no one likes to get sick, and catching a cold can make life miserable, especially if you are a child. it can be two weeks of upset for everyone as well as the little patient. the best way to deal with a cold is to prevent it!
The amount of time it takes to go from a scratchy throat that hints something is coming, to a runny nose and fever is about 5 – 9 days. At the first signs of infection, it is a good idea to help your child get an extra boost to their immune system to fight the infection. Providing the right diet, herbs and vitamins can reduce the severity of the symptoms and duration; still allowing the body to learn about the virus and how to fight back.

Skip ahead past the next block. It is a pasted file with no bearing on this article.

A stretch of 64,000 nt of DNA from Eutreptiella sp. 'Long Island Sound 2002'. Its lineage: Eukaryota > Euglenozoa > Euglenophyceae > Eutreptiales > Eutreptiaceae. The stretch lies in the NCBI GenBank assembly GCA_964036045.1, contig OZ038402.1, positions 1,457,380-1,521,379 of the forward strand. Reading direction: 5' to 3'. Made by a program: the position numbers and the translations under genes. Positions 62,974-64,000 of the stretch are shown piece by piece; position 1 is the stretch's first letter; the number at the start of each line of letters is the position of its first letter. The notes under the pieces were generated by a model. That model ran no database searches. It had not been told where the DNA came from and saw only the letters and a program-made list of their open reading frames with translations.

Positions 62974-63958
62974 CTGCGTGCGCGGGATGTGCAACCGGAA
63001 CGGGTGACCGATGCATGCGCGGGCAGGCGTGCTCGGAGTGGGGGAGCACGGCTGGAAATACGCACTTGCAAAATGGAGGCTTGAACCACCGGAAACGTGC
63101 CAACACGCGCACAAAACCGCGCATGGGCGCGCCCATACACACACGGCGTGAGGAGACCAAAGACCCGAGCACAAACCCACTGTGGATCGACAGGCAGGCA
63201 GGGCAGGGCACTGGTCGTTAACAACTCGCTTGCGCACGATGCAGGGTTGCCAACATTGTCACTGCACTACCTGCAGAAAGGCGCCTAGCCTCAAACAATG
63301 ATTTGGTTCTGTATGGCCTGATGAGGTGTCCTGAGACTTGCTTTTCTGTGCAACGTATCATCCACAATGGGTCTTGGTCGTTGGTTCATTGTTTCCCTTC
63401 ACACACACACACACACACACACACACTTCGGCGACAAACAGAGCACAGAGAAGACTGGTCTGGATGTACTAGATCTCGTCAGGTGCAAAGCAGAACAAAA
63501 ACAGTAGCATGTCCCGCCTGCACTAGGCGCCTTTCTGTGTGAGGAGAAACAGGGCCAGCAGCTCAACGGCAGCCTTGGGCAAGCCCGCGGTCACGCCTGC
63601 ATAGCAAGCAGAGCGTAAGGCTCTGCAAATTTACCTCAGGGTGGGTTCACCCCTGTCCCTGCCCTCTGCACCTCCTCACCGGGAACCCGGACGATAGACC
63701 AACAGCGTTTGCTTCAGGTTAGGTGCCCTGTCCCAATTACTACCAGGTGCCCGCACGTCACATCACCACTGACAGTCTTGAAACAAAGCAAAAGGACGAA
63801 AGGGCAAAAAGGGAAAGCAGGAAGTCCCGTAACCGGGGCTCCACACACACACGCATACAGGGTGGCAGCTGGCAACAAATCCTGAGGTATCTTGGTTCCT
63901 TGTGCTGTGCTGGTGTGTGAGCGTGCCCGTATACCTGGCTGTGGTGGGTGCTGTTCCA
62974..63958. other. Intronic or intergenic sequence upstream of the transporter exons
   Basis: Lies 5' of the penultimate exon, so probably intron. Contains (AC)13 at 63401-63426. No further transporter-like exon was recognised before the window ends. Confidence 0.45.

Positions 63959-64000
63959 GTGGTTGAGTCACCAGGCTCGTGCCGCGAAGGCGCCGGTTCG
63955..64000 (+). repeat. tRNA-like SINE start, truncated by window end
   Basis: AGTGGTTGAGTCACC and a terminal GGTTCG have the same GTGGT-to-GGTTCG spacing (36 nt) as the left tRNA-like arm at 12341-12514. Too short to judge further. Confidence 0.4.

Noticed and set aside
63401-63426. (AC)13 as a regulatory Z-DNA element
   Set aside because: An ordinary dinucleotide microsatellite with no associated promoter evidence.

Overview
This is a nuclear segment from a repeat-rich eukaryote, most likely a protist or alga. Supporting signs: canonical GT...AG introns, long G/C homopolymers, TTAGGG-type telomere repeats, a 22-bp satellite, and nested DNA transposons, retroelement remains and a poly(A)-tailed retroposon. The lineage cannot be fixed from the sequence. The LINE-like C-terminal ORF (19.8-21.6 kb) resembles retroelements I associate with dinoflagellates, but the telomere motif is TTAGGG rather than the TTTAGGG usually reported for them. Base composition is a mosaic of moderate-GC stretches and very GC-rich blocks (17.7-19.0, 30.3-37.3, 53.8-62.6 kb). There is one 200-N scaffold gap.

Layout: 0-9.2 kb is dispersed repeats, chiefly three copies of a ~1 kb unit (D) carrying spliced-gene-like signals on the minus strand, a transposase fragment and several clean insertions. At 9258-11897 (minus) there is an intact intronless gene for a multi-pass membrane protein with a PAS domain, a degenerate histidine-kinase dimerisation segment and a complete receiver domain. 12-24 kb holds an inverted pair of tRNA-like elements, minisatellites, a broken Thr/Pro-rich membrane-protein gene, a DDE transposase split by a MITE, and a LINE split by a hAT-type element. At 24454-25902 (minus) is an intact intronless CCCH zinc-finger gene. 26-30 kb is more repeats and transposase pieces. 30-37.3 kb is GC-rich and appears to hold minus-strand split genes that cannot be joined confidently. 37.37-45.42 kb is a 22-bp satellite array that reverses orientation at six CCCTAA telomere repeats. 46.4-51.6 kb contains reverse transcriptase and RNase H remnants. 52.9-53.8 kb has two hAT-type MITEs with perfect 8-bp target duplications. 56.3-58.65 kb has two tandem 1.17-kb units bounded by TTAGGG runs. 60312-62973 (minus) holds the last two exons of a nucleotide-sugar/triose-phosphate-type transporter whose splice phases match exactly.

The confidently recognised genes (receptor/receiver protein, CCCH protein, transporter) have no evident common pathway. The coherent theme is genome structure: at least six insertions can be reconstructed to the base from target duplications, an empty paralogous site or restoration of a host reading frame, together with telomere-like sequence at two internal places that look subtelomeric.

These invaders come in many forms, Rhinoviruses (rhin means “nose”), one form of the common cold, may also include a sore throat, ear and sinus infections. Other forms of the common cold include Coronavirus, Syncytia, and Parainfluenza. Any of these viruses can be spread easily because they cling to any surface. Research has shown that cold viruses do not spread easily through the air, unlike the ‘flu virus, and someone would have to sneeze right in your face to pass on their cold (which can happen when small children get together, or your little one is on your lap). However, a lot of common surfaces and everyday objects may carry cold viruses, thus anything touched can be contaminated. Unfortunately children tend to touch everything, then put their hands on their faces, in their mouths or on other people. Cleaning their hands regularly can prevent and control the spread of these illnesses. If possible, have separate towels and extra vitamins for the each member of the family.